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series

\( S= \frac {1}{2\cdot4} + \frac {1\cdot3}{2\cdot4\cdot6} +\frac {1\cdot3\cdot5}{2\cdot4\cdot6\cdot8} \ldots n = ?\)

till n terms or till infinite

Note by Megh Parikh
4 years, 2 months ago

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13 votes

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Look at the binomial/Maclaurin expansion of \((1-x)^{\frac12}\) in the (valid) limit as \(x \to 1\).

Mark Hennings - 4 years, 2 months ago

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till n terms \( [\frac{1}{2} - \frac{(2(n + 1)!)}{2^{2n +1}((n + 1)!)^2}]\) , till \(\infty\) \(\frac{1}{2} \) ?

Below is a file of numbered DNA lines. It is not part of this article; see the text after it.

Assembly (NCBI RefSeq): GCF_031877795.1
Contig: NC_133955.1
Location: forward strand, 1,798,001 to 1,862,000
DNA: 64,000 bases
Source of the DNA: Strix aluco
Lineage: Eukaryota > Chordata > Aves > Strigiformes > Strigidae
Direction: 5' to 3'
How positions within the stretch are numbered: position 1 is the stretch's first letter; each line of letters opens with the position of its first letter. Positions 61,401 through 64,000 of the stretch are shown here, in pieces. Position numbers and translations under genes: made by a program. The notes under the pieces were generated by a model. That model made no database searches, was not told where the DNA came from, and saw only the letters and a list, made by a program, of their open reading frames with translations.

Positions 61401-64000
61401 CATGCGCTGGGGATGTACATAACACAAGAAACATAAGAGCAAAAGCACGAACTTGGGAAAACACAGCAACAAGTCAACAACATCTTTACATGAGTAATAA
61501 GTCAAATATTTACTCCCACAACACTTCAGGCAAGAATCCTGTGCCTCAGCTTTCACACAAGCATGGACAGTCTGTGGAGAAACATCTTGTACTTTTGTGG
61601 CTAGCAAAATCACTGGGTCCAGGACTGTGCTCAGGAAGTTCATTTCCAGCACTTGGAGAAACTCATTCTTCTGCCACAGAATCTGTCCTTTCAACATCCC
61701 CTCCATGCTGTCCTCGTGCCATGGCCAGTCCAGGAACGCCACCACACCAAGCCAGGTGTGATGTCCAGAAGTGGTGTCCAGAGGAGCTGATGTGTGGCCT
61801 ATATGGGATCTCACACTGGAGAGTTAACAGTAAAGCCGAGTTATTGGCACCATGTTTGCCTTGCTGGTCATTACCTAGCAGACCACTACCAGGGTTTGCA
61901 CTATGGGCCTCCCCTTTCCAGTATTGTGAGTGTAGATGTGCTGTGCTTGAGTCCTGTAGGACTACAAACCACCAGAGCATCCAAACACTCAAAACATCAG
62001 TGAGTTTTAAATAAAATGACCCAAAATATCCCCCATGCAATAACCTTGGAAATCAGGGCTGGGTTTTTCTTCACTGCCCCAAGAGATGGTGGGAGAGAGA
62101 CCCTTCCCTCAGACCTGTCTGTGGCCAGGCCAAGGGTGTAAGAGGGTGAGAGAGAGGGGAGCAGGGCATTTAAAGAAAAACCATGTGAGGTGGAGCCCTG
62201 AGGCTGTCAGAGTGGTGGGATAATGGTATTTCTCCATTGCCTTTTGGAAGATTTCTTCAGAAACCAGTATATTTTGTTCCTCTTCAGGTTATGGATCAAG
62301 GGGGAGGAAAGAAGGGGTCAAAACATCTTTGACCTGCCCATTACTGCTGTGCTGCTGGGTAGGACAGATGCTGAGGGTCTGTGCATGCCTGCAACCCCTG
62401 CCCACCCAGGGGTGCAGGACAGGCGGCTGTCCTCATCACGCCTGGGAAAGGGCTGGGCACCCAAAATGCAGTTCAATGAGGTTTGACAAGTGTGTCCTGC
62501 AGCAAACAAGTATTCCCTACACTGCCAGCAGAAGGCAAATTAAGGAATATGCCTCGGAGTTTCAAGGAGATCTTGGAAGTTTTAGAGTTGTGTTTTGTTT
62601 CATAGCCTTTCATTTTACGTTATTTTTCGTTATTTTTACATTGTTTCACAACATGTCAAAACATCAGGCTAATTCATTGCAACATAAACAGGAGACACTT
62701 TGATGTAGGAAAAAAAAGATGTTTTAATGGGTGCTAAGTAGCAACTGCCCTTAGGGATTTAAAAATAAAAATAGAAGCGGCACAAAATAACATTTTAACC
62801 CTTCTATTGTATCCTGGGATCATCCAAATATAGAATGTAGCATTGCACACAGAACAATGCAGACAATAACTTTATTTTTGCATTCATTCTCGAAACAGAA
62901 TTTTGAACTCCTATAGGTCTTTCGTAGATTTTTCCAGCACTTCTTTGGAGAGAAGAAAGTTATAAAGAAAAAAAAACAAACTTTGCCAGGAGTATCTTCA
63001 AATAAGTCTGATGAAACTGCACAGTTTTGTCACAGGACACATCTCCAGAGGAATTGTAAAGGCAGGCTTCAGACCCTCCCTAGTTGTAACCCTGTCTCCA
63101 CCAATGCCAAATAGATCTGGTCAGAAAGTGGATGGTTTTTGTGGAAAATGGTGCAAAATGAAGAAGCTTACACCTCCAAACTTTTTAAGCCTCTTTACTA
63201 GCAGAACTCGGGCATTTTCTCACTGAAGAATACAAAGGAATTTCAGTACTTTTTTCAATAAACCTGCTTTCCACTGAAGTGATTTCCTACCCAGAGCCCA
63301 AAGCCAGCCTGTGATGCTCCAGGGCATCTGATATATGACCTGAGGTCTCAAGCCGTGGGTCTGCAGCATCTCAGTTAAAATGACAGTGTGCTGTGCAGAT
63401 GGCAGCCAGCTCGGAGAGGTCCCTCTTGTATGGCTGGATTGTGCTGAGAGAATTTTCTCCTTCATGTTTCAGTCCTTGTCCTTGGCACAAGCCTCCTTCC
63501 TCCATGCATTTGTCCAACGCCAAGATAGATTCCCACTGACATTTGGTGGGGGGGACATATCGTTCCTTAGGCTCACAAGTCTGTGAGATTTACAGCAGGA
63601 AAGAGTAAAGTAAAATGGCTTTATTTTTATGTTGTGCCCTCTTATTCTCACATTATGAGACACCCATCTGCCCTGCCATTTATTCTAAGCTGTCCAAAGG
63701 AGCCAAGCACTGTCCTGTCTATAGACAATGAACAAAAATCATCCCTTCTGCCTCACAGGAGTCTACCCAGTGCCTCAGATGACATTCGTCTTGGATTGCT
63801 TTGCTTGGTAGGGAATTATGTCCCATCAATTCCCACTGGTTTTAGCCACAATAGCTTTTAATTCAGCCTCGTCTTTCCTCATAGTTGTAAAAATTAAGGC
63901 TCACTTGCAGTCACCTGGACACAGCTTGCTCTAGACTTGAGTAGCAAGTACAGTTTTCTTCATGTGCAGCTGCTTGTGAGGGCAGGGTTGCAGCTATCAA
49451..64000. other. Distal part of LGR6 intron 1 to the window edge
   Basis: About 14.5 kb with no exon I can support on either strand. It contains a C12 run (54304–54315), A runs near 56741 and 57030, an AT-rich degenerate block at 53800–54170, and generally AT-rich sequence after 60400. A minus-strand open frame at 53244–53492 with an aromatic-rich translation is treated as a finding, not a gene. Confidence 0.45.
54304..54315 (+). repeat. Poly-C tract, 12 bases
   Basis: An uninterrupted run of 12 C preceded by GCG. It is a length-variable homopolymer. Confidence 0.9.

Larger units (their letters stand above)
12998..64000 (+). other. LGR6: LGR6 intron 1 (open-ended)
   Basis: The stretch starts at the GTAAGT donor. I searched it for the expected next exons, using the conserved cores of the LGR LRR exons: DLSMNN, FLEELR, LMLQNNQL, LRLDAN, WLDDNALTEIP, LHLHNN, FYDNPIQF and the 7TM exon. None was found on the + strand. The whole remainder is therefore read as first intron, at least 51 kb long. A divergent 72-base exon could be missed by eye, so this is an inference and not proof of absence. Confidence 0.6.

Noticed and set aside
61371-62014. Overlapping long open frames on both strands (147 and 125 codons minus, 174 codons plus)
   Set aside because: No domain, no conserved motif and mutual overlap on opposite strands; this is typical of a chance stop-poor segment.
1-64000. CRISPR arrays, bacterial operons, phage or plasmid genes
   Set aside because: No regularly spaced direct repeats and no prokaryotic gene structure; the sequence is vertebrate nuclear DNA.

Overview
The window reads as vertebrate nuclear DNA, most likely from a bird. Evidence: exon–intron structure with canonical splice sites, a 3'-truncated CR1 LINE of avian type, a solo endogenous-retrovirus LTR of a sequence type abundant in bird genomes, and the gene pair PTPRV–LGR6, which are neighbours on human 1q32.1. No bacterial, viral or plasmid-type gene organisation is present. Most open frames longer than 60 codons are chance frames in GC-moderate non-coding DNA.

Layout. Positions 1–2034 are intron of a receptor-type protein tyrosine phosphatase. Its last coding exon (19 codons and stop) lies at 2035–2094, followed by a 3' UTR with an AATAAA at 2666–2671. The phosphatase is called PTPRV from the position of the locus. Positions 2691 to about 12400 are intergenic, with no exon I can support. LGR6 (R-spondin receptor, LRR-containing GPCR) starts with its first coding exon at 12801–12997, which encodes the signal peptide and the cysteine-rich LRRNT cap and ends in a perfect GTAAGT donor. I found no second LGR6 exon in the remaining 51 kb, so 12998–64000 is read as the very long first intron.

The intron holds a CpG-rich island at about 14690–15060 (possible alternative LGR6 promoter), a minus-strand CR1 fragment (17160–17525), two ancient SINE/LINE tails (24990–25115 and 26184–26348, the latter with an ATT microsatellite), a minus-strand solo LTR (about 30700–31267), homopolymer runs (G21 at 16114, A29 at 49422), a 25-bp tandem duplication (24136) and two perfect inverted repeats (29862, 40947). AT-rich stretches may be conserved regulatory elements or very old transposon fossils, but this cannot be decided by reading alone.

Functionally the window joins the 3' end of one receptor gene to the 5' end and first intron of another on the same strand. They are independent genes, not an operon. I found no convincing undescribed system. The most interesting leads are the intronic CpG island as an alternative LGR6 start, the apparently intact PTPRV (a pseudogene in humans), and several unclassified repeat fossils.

Jatin Yadav - 4 years, 2 months ago

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Could you please give a solution?

Krishna Jha - 4 years, 2 months ago

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Observe that: \(\frac{1}{2.4} + \frac{1.3}{2.4.6} + \frac{1.3.5}{2.4.6.8} + ... n\) terms

\(= \frac{\frac{1}{2}.\frac{1}{2}}{2!} + \frac{\frac{1}{2}.\frac{1}{2}.\frac{3}{2}}{3!} + ... n\) terms

\(= [-1 - (\frac{1}{2})(-1) - \frac{(\frac{1}{2})(\frac{1}{2} - 1)}{2!}(-1)^2 - \frac{(\frac{1}{2})(\frac{1}{2}-1)(\frac{1}{2}-1)}{3!}(-1)^3 - ... n\) terms \( ] + \frac{1}{2}\)

Hence, this is \((\frac{1}{2} - (1-x)^{\frac{1}{2}})\) as \(x \rightarrow 1\) with \(n \rightarrow \infty\). At \(n=\infty\), \(S=\frac{1}{2}\)

Paramjit Singh - 4 years, 2 months ago

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